Axa-Levo

Axa-Levo

levofloxacin

Manufacturer:

AXA Parenterals

Distributor:

Ambica
Full Prescribing Info
Contents
Levofloxacin.
Description
Each 100 mL contains: Levofloxacin Hemihydrate eq. to Levofloxacin 500 mg, Glucose Anhydrous BP 5.0% w/v, Water for Injection BP qs.
Action
Pharmacology: Pharmacodynamics: Mechanism of Action: The mechanism of action of Levofloxacin and other fluoroquinolone antimicrobial involves inhibition of bacterial topoisomerase I.V. and DNA gyrase (both of which are type II topoisomerases) enzymes required in DNA replication transcription repair and recombination.
Pharmacokinetics: Absorption: Levofloxacin pharmacokinetics are linear and predictable after single and multiple I.V. dosing regimens. Steady state conditions are reached within 48 hours following a 500 mg or 750 mg once daily dosage regimen.
Distribution: The mean volume of distribution of Levofloxacin generally ranges from 74 to 112 L after single and multiple 500 mg or 750 mg doses, indicating widespread distribution into body tissues. Levofloxacin reaches its peak levels in skin tissues and in blister fluid of healthy subject at approximately 3 hours after dosing.
Metabolism: Levofloxacin is stereochemically stable in plasma and urine and does not invert metabolically to its enantiomer. D-Ofloxacin, Levofloxacin ranges from approximately 6 to 8 hours following single or multiple doses of Levofloxacin is given intravenously.
Indications/Uses
To reduce the development of drug-resistant bacteria and maintain the effectiveness of Levofloxacin and other antibacterial drugs. Levofloxacin should be used only to treat or prevent infections that are proven or strongly suspected to be caused by susceptible bacteria.
Levofloxacin is indicated in the following conditions: Nosocomial pneumonia, acute bacterial sinusitis, acute bacterial exacerbation of chronic bronchitis, complicated skin and skin structure infections, uncomplicated skin and skin structure infections, chronic bacterial prostatitis, complicated urinary tract, uncomplicated urinary tract infections, acute pyelonephritis, inhalational anthrax (Post-Exposure).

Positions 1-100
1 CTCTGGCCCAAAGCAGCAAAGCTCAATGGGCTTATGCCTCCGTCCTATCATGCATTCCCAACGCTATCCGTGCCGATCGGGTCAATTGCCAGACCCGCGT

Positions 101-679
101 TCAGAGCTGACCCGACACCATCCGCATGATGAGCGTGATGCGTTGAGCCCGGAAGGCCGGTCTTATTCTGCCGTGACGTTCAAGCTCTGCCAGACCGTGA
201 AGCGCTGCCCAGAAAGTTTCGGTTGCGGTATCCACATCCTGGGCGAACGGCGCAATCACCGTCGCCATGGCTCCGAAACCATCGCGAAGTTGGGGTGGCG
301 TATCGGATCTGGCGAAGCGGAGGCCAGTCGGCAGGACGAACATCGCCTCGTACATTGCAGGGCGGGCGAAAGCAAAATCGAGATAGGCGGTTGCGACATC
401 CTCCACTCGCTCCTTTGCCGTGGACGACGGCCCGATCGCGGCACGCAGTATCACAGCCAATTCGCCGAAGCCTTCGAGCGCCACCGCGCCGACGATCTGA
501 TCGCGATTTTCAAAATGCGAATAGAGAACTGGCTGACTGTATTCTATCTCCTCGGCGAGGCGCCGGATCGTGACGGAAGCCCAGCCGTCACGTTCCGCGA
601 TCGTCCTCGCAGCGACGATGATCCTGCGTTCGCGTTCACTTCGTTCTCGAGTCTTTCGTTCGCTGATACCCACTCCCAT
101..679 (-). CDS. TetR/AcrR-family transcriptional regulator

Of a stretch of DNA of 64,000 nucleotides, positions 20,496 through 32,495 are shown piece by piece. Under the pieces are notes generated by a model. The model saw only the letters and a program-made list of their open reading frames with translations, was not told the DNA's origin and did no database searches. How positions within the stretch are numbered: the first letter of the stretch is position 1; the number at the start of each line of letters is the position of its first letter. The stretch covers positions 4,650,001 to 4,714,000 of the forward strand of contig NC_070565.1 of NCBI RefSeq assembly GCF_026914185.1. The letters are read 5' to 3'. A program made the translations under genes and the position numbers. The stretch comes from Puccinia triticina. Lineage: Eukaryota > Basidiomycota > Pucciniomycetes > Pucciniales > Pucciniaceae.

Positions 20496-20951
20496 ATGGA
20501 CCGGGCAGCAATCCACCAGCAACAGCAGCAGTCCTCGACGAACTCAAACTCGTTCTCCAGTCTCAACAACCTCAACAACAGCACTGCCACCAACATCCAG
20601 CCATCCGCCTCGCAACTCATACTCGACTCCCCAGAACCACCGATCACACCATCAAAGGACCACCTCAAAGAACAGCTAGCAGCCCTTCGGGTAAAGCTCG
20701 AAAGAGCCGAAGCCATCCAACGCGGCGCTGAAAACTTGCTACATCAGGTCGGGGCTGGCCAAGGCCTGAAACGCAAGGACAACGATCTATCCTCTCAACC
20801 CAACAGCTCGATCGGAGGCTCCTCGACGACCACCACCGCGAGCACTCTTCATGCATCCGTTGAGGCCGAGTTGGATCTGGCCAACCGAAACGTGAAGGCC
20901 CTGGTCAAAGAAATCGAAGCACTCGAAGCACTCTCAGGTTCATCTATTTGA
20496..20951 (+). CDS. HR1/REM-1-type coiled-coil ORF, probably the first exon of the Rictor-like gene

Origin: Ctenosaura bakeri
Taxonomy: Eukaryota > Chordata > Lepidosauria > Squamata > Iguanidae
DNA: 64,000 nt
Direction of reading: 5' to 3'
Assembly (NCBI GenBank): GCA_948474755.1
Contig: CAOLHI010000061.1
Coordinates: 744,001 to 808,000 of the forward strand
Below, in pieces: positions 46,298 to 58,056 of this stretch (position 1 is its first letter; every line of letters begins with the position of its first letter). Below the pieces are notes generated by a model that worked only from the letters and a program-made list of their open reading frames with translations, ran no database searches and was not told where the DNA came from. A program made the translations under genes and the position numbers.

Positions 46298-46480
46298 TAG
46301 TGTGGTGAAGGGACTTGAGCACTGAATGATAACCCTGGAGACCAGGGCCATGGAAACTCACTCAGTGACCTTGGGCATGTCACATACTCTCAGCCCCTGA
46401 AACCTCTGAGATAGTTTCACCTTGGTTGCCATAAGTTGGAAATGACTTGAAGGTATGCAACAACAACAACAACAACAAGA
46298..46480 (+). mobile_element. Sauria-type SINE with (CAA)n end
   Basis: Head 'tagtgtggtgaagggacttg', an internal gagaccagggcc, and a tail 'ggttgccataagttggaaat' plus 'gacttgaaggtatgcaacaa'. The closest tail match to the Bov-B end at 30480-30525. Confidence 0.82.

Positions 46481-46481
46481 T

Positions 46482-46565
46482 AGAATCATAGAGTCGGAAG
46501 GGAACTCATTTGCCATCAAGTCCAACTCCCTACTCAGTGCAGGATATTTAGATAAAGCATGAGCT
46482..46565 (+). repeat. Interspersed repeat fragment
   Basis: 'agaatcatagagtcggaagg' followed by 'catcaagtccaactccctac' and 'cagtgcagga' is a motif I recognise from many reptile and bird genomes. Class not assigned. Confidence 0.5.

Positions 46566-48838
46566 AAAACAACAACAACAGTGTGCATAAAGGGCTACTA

Dosage/Direction for Use
Levofloxacin solution is administered by slow intravenous infusion once or twice daily. The dosage depends in the type and severity of the infection and the susceptibility of the presumed causative pathogen. Treatment with Levofloxacin after the initial use of the intravenous preparation may be completed with an appropriate oral Levofloxacin presentation.
Posology: The following dose recommendations can be given for Levofloxacin: See Table 1.

Click on icon to see table/diagram/image

Special populations: Impaired renal function (creatinine clearance ≤ 50 mL/min): See Table 2.

Click on icon to see table/diagram/image

Impaired liver function: No adjustment of dose is required since Levofloxacin is not metabolised to any relevant extent by the liver and is mainly excreted by the kidneys.
Elderly population: No adjustment of dose is required in the elderly, other than that imposed by consideration of renal function.
Paediatric population: Levofloxacin is contraindicated in children and growing adolescents.
Method of administration: Levofloxacin solution for infusion is only intended for slow intravenous infusion; it is administered once or twice daily. The infusion time must be at least 30 minutes for 250 mg or 60 minutes for 500 mg Levofloxacin.
Overdosage
In the event of an acute overdosage, the stomach should be emptied. The patient should be observed and approximate hydration maintained. Levofloxacin is not efficiently removed by hemodialysis or peritoneal dialysis.
Contraindications
Levofloxacin is contraindicated in persons with known hypersensitivity to Levofloxacin or any member of the quinolone antibacterial.
Warnings
Fluoroquinolones (e.g. Levofloxacin) use have shown increased risk of tendinitis and tendon rupture and exacerbation of muscle weakness in person with myasthenia gravis.
Special Precautions
Rapid or bolus intravenous infusion of Levofloxacin has been associated with hypotension and must be avoided. Levofloxacin should be infused intravenously slowly over a period of not less than 60 or 90 minutes, depending on the dosage. It is not for intramuscular, intrathecal, intraperitoneal, or subcutaneous administration.
Adverse Reactions
The information given below is based on data from clinical studies in more than 8300 patients and on extensive post marketing experience.